People v. Randolph

Annotate this Case

488 P.2d 203 (1971)

The PEOPLE of the State of Colorado, Plaintiff-Appellee, v. James Richard RANDOLPH, Defendant-Appellant.

Nos. 25005, 25153.

Supreme Court of Colorado, En Banc.

September 7, 1971.

Duke W. Dunbar, Atty. Gen., John P. Moore, Deputy Atty. Gen., Richard G. McManus, Jr., Asst. Atty. Gen., Denver, for plaintiff-appellee.

Rollie R. Rogers, Colorado State Public Defender, J. D. MacFarlane, Chief Deputy State Public Defender, T. Michael Dutton, Deputy State Public Defender, Denver, for defendant-appellant.

ERICKSON, Justice.

James Richard Randolph, appearing pro se in the trial court, filed a motion pursuant to Crim.P. 35(b), seeking to vacate the judgment and sentence imposed in the Jefferson County District Court. His motion was denied, and he has now appealed to this Court.

The Attorney General has confessed error. Since the Attorney General has confessed error, it is not necessary to review the facts in depth. Suffice it to say that James Richard Randolph stood before the court charged with murder in the first degree. He was represented by counsel at that time and entered pleas of not guilty and not guilty by reason of insanity. He had a long history of mental illness. The record also discloses that he had attempted *204 suicide and that his conduct in the Jefferson County jail was such that he was eventually placed in solitary confinement. He was under threats from the victim's family that caused him to be under heavy guard at the time he was brought to court for arraignment.

His primary contention is that his plea of guilty was not voluntary and that the providency hearing required under Colo.R.Crim.P. 11 will not withstand attack when measured by the United States Constitution and the Colorado Constitution. The record before us does not establish that the appellant voluntarily and understandingly entered a plea of guilty. Colo.R. Crim.P. 11(a) (1). All that the record reflects is that the defendant waived a jury trial and knew that he could be sentenced to the penitentiary for a period of not less than ten years or to life imprisonment. Nothing, apart from the baldest conclusions, establishes that the defendant knew or understood the nature and elements of the charge or acknowledged that he committed the offense of second degree murder. No factual basis appears in the record to support the plea. Moreover, the trial court was aware of the defendant's mental infirmities and should have made inquiries to show that the defendant voluntarily and knowingly entered a plea of guilty.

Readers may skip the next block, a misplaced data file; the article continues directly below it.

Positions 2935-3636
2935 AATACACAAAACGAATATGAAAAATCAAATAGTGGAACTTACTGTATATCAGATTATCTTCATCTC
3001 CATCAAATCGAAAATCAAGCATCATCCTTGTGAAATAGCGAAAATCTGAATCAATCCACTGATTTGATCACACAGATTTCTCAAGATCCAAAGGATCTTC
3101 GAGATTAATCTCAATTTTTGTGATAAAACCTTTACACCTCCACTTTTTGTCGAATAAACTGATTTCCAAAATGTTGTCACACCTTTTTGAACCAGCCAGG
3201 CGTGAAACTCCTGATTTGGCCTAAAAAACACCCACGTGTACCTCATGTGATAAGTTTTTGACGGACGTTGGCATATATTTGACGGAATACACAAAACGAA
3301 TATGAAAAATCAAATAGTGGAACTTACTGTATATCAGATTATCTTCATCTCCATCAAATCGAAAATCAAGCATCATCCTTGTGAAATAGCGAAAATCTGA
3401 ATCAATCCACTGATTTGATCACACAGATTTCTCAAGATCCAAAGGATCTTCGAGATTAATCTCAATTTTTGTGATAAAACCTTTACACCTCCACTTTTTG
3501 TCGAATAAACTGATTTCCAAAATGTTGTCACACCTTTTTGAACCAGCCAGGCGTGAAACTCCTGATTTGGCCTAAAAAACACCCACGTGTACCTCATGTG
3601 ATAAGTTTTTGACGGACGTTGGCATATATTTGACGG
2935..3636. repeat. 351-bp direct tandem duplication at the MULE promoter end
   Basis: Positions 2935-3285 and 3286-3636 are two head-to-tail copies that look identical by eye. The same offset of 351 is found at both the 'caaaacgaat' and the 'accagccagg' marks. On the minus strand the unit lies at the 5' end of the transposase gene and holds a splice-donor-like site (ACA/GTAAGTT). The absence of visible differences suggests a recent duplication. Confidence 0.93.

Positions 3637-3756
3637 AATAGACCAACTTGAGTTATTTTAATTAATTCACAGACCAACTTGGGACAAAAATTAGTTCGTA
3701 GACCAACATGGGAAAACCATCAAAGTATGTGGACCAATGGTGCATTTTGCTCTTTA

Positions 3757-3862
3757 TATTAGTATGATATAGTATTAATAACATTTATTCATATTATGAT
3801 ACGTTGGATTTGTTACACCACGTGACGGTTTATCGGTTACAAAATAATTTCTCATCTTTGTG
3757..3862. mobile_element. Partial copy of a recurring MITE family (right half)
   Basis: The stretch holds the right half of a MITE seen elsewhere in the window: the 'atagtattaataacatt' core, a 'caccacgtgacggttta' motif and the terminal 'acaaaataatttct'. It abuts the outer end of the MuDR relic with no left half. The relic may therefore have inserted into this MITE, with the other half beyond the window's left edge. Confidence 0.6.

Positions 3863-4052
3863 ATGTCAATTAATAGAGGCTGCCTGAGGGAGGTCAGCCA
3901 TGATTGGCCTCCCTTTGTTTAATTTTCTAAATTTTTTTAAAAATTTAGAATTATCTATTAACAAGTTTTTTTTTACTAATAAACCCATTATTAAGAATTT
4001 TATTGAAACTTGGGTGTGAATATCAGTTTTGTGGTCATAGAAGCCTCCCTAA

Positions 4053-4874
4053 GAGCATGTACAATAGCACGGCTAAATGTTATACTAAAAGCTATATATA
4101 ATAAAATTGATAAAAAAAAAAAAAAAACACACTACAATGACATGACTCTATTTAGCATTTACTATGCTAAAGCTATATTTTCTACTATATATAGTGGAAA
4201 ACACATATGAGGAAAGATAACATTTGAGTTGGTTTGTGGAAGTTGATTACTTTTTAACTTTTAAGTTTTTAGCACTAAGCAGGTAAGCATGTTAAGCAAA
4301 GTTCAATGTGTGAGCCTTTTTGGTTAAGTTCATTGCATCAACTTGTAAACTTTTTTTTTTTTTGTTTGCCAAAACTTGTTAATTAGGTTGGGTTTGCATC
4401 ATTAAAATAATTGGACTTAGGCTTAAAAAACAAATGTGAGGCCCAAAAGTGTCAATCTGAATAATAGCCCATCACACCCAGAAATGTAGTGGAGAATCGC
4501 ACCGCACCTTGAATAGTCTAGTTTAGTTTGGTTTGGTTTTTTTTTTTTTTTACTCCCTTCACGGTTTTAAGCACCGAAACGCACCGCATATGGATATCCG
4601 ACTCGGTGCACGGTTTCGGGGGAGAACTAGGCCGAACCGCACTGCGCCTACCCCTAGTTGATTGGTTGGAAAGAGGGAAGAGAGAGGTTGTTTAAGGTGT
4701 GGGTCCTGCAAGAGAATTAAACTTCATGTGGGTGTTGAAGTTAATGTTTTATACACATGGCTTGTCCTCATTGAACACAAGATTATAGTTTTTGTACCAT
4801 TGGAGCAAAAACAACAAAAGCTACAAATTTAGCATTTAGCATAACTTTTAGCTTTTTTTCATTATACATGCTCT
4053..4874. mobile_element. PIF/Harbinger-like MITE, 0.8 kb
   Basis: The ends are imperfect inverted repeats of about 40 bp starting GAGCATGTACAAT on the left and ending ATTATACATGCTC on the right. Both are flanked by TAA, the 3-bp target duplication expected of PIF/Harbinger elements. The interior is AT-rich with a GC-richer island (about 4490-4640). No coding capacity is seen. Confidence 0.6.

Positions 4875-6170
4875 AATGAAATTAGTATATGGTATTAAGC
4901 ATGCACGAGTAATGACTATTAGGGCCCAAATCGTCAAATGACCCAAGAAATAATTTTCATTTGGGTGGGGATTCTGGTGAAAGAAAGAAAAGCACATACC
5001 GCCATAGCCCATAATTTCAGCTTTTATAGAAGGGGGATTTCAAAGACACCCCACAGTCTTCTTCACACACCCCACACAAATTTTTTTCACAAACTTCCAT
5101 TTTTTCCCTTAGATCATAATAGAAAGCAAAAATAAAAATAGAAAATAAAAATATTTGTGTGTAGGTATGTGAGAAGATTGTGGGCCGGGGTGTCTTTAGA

The failure of the trial court to comply with the mandatory requirements of Rule 11 is particularly significant when we take into account the fact that the defendant was suffering from some mental infirmity and had previously sought to have the court intervene to protect him from the sheriff and jail personnel. A trial court has an onerous burden to meet in determining that an accused understands the nature and all elements of the charge and that the plea of guilty is voluntarily entered. The Attorney General has conceded that the mandatory requirements of Colo.R.Crim.P. 11(a) (1) were not met. The posture of the appeal is such that we have no alternative but to reverse the trial court.

The defendant plead guilty to the reduced charge of second degree murder in 1964. At that time, Rule 11(a) provided, in pertinent part, as follows:

"(a) * * * The court shall not accept the plea of guilty without first: "(1) determining that the plea is made voluntarily with understanding of the nature of the charge, and "(2) explaining fully to the defendant his right to trial by jury, his right to counsel and the possible penalty provided by statute for the offense charged." [Emphasis added.]

Although the record indicates that the trial court fully complied with the requirements of subsection (2), there is nothing in the record to indicate that the defendant entered his plea of guilty voluntarily or that he understood the nature of second degree murder. Without an affirmative showing of compliance with the mandatory provisions of Colo.R.Crim.P. 11, a plea of guilty cannot be accepted, and any judgment and sentence which is entered following the plea is void. Westendorf v. People, 171 Colo. 123, 464 P.2d 866 (1970); Martinez v. People, 152 Colo. 521, 382 P.2d 990 (1963).